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Topic: America has a broken political system our leaders need to fix (Read 347 times) previous topic - next topic

America has a broken political system our leaders need to fix

Former Speaker of the House Tip O'Neill coined the saying, "All politics is local." Today, it is fair to say that all politics is personal and Americans, in their gut, are suffering from the tribal divisions growing in Washington and across the country.
According to a recent poll by the American Psychological Association, the future of the country is a significant source of anxiety for nearly two-thirds of Americans. Equally worrying is that more than half of those individuals consider today to be the lowest point in U.S. history in their memory, a figure "spanning every generation" from World War II to the Sept. 11 terrorist attacks.
We both served in Vietnam, saw the dissolution of the Soviet empire, and lived through significant cultural and political struggles facing the country. We were in public office when terrorists attacked our nation in 2001: One of us was U.S. Senate majority leader, and the other became the first Homeland Security secretary. We have seen Americans under extreme moments of stress, and it is vitally important that we recognize that our current divisions represent a tangible problem for the country. America is only as healthy as our citizenry. Our freedoms only as robust as those defending them.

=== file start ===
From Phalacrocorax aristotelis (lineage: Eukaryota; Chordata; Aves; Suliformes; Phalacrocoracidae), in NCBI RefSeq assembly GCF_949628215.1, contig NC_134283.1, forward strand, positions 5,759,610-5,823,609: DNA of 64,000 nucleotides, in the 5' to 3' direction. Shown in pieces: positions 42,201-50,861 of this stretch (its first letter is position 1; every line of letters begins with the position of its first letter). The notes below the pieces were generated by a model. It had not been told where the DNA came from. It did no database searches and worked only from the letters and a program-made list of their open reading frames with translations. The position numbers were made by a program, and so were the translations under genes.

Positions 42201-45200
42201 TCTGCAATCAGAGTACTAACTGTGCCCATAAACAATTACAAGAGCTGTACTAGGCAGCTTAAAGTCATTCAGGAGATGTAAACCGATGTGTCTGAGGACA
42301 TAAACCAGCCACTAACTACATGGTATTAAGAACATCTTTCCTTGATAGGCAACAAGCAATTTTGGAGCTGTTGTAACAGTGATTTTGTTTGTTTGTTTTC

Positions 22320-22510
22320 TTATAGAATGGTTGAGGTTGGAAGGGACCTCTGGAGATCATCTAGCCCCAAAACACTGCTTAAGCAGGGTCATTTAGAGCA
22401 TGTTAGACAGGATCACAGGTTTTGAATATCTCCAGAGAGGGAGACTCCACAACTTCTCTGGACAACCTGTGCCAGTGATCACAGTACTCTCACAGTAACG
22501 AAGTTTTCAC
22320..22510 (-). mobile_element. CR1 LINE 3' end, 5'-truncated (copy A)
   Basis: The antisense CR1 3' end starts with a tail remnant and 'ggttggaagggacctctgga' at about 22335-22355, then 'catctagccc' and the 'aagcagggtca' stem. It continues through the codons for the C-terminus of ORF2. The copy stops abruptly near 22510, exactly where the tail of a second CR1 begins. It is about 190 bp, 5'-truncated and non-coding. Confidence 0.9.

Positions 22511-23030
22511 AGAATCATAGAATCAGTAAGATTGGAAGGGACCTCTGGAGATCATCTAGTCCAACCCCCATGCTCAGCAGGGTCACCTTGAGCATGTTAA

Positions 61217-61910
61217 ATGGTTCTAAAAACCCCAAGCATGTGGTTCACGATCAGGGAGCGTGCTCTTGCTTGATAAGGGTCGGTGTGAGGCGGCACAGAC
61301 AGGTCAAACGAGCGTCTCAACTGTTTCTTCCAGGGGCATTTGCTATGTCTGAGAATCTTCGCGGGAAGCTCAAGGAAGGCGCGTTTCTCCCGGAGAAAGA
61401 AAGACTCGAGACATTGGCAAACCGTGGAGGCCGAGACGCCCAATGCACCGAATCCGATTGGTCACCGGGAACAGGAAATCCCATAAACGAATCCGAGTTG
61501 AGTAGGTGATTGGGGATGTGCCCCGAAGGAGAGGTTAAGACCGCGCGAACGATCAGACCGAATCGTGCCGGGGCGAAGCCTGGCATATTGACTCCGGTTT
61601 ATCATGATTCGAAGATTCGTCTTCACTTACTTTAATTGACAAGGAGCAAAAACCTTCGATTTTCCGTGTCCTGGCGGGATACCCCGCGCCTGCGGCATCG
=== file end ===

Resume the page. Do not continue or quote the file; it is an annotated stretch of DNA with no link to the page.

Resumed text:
We elect leaders to place country above party, address the most critical issues plaguing the nation and prevent future crisis from taking root. But Washington needs to face the facts: The political system itself is broken, wearing down too many leaders with endless fundraising demands and turning the job of elected representative into a never-ending campaign whose purpose is to vilify the other party. We used to have to arrange schedules around fundraisers for senators. It was considered the exception, and now it is the rule.

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